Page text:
Corns are effectively focal callous that builds up on the skin as a means of protecting the skin from injury. They usually form on the pressure areas for example under the foot on the ball or the heel where our body weight rests against the ground. Otherwise they develop on bony prominences – especially those that rub on shoes – such as the tops of the toes. Sometimes they can even develop between the toes!
Warts are viral infections of the skin that position themselves in such away as to avoid detection by the body’s normal immune response. Instead of developing only on pressure areas like corns (although a lot of them do form on pressure areas) they can develop anywhere on the foot. Often times they are undetected by the person until they form excessive callus over them from ongoing micro-friction in footwear or walking. Hence, they very much resemble and can be confused with corns.
It is very important to determine the difference between the two types of lesions because one is relatively simple to fix and may just require some specialised treatment from a podiatrist. The other however requires topical caustic or acid treatments which can be administered by over the counter products from the pharmacy or with more aggressive methods by your podiatrist.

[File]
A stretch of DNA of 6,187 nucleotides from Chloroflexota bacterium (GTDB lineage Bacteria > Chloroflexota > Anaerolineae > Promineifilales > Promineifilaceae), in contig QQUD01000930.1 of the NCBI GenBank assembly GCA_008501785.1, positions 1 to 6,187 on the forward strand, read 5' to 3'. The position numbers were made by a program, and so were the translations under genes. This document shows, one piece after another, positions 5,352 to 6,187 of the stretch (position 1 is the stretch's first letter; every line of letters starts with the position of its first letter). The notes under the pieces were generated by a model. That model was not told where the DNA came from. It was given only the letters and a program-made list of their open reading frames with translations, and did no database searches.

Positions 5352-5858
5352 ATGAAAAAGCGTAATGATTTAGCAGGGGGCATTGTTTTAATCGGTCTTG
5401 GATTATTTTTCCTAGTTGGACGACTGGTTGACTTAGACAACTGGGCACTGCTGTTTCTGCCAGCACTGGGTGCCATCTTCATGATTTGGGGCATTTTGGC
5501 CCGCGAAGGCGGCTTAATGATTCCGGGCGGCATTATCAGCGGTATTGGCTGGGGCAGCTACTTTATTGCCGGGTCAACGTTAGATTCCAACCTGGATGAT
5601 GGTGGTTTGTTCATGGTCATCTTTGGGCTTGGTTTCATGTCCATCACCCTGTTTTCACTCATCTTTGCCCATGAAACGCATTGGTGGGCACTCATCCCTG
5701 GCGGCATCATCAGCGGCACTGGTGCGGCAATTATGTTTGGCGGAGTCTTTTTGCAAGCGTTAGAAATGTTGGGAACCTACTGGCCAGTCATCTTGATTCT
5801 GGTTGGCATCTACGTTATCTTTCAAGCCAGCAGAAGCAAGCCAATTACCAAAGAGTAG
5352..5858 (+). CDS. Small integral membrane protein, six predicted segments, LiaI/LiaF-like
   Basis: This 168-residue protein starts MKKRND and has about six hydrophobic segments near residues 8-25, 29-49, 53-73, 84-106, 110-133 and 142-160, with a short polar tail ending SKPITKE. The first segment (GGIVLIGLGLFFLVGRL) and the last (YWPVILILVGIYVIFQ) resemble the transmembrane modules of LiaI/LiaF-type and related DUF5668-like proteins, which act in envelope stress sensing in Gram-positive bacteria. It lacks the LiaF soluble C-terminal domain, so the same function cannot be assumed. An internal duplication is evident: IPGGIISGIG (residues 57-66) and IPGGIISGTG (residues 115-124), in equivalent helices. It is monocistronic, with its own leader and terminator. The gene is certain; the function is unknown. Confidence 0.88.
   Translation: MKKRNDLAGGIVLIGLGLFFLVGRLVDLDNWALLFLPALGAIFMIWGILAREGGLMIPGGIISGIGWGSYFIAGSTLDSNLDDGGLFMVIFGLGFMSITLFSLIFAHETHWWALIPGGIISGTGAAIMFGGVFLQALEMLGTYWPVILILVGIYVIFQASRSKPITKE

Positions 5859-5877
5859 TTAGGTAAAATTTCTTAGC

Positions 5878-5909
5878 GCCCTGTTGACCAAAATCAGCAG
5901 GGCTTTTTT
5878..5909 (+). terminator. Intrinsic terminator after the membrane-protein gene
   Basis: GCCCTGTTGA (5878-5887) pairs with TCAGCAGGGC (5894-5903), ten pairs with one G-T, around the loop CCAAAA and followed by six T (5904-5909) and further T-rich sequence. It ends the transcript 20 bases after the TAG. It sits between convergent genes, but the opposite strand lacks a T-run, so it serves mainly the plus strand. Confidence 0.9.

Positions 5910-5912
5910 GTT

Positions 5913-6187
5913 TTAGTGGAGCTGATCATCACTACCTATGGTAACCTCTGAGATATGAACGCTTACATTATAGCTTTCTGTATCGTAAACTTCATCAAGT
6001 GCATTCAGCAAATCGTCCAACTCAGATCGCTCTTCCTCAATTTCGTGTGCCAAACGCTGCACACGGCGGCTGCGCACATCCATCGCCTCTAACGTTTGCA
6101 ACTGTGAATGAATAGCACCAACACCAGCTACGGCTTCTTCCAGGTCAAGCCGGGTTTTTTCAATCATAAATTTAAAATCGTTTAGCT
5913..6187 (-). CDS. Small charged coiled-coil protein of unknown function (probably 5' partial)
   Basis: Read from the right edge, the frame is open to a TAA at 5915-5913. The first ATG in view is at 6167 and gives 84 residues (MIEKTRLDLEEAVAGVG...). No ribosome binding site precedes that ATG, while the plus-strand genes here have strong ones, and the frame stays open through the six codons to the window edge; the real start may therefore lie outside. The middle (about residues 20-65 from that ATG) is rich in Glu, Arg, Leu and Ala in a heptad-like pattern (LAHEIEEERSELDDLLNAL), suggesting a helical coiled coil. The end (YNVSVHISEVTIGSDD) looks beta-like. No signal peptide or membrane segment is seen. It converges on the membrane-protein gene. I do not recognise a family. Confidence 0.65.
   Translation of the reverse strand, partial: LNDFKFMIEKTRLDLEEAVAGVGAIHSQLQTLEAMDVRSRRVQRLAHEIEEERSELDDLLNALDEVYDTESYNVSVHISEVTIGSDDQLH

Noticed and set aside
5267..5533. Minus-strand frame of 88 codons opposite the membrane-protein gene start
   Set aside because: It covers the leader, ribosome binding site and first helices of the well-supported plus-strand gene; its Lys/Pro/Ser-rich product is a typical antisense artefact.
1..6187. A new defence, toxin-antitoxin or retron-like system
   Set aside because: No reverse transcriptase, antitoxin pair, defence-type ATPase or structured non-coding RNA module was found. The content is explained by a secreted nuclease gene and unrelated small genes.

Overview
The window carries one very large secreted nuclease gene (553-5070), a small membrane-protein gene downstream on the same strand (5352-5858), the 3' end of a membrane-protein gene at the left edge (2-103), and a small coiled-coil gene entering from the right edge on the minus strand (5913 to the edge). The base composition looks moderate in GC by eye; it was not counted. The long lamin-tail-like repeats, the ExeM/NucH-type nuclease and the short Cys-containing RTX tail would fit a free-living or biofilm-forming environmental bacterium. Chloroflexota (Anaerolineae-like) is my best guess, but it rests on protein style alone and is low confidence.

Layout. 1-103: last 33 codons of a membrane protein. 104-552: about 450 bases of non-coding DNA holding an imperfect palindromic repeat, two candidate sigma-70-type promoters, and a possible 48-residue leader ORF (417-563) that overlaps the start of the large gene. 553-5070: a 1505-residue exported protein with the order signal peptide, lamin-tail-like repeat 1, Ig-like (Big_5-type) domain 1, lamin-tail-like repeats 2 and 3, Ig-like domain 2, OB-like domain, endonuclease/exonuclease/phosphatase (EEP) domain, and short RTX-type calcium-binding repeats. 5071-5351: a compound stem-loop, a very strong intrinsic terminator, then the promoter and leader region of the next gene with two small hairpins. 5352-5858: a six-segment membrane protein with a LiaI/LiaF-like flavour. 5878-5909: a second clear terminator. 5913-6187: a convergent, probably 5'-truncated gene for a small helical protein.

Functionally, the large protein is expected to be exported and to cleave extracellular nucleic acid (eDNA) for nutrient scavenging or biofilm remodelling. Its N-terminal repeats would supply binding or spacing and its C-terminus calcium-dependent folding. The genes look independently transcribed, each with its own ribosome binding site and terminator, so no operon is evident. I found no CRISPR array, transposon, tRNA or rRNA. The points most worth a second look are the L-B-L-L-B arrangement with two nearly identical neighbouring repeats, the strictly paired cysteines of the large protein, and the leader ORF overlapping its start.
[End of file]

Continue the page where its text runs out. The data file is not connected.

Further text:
To determine the difference between the two, trial this simple test. Squeeze the lump from the sides in a pinch type action or put pressure directly on top of the lump. If its uncomfortable when you squeeze it but not as uncomfortable when you push on it directly, there is a higher chance that you have a wart, if its uncomfortable only when you push down on the top its more likely to be corn. If its uncomfortable on both or hard to determine then its worth a consultation to confirm and treat the lump from a qualified health professional such as a podiatrist.
If you are unsure if you have a wart or a corn or want advice or treatment for the lump under your foot, get in touch with us at Riverside Podiatry. Call 02 4323 9100, book online or get in touch with us on Facebook/Instagram or email email@example.com and get it looked at by one of our expert podiatrists today!